As one looks at the Hebrew calendar we realize that the Hebrews were commanded by God to remember and celebrate… a lot!
And with each Holy day there were criteria to be observed.
There were seven major festivals commanded to be kept to the honor of God’s name.
These times of celebration are important not only to Israel, but also to the overall message of the Bible, because each one foreshadows or symbolizes an aspect of the life, death and resurrection of the Lord Jesus Christ.
The one to be celebrated this week, May 30(sunset) to June 1(sunset)2017 is called the Feast of Weeks or Pentecost. This occurred 50 days after the First-fruits Festival (Leviticus 23:15). Christians celebrate Pentecost 50 days after the Resurrection of Jesus from the dead (1 Corinthians 15:20). It is when we celebrate the wonderful gift of His Holy Spirit who was poured out on the followers of Jesus … and His Church was born! Read about it in Acts 2;1-41). So, this coming Sunday June 4 the Christian church worldwide will be celebrating Pentecost.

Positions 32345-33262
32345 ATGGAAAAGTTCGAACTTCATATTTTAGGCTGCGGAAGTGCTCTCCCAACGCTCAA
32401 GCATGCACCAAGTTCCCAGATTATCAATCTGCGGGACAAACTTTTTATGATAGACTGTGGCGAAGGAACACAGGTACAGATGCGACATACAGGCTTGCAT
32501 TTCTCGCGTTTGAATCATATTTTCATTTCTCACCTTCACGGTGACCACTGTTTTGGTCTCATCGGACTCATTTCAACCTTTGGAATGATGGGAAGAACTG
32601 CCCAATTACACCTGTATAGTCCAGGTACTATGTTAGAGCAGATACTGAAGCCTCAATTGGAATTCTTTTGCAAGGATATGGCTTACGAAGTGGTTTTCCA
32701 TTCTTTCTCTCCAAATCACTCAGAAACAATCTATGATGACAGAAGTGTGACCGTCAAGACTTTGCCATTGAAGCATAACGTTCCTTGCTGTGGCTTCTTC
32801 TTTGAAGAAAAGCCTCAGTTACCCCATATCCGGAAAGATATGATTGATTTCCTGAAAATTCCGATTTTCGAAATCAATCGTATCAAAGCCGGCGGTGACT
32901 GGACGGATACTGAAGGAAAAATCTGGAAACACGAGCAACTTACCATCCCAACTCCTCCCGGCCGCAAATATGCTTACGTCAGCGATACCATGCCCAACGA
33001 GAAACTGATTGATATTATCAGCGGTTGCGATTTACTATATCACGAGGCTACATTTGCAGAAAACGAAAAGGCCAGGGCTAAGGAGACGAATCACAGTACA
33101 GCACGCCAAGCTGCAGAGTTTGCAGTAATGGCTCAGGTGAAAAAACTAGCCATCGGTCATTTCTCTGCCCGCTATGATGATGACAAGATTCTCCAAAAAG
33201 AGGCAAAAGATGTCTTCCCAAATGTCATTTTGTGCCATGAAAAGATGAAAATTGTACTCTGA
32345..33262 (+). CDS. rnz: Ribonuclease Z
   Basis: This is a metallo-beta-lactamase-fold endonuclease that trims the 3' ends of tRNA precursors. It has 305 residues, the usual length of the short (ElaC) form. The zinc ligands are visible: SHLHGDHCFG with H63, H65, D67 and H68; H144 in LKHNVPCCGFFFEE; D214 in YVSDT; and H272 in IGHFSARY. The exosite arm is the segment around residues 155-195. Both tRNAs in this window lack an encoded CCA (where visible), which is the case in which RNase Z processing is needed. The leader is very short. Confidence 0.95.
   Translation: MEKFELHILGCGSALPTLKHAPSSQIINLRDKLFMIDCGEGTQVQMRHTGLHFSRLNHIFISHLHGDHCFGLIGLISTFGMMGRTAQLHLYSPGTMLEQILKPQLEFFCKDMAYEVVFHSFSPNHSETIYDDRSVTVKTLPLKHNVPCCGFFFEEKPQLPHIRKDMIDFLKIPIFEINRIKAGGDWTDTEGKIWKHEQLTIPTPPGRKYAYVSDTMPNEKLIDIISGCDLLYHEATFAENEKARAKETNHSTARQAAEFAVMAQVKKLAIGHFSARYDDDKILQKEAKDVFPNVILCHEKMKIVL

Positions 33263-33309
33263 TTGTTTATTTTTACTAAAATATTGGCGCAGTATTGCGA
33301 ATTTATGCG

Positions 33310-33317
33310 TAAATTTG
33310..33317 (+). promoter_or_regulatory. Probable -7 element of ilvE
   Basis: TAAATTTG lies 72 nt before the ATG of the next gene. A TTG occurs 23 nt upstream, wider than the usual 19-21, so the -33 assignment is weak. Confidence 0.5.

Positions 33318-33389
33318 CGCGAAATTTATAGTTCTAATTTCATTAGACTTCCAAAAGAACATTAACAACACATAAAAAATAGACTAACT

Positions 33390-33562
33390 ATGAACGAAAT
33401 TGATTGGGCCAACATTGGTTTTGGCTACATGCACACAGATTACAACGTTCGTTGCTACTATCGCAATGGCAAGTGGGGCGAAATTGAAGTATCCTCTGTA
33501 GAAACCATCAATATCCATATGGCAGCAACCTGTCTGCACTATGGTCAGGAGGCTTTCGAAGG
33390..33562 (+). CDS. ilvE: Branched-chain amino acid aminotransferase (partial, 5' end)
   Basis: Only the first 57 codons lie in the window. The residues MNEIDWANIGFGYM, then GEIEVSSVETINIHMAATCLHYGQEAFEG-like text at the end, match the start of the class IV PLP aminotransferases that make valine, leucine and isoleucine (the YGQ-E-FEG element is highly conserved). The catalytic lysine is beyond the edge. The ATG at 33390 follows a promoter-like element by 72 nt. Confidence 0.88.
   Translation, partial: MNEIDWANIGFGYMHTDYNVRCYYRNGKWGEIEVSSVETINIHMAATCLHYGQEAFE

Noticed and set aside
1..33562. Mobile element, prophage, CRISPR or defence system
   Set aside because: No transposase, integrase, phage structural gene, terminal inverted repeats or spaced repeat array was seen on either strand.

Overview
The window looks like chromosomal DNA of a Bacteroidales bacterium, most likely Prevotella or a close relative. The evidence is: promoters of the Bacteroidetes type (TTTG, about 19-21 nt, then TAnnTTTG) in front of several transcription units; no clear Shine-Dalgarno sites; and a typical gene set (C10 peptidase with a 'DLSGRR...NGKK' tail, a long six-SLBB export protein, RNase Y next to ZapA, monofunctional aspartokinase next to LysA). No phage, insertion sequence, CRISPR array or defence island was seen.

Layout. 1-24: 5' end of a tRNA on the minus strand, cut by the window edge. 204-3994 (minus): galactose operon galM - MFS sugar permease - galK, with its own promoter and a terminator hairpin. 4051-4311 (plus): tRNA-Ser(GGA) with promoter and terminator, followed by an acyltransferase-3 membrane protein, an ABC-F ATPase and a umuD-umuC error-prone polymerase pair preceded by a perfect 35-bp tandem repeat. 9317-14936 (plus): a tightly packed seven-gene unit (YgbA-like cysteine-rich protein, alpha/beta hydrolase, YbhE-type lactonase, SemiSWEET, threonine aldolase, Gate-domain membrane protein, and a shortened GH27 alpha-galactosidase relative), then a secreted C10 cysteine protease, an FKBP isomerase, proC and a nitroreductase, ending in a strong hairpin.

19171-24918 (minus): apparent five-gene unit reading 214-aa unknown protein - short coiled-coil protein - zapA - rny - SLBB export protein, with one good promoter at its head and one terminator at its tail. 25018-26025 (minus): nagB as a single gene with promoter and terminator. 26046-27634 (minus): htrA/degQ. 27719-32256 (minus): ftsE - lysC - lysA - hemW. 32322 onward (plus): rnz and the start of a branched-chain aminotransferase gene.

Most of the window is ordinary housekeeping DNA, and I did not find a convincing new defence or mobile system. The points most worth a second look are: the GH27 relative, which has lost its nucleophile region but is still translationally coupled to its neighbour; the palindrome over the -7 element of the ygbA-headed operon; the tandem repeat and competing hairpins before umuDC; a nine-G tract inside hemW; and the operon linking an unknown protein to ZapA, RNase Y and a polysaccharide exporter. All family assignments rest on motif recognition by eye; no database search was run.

I’d like to expand on this next week.. 6/12/17
How the Festival of Pentecost (Hebrew-Shavuot) is celebrated by religious Jews
Women and girls light holiday candles to usher in the holiday, on both the first and second evenings of the holidays.
It is customary to stay up all night learning Torah on the first night of Shavuot.
All men, women and children should go to the synagogue on the first day of Shavuot to hear the reading of the Ten Commandments.
As on other holidays, special meals are eaten, and no “work” may be performed. It is customary to eat dairy foods on Shavuot. Menus range from traditional cheese blintzes to quiches, casseroles and more.
Some communities read the Book of Ruth publicly, as King David—whose passing occurred on this day—was a descendant of Ruth the Moabite.
Jesus said, “Do not leave Jerusalem, but wait for the gift my Father promised,
which you have heard me speak about.”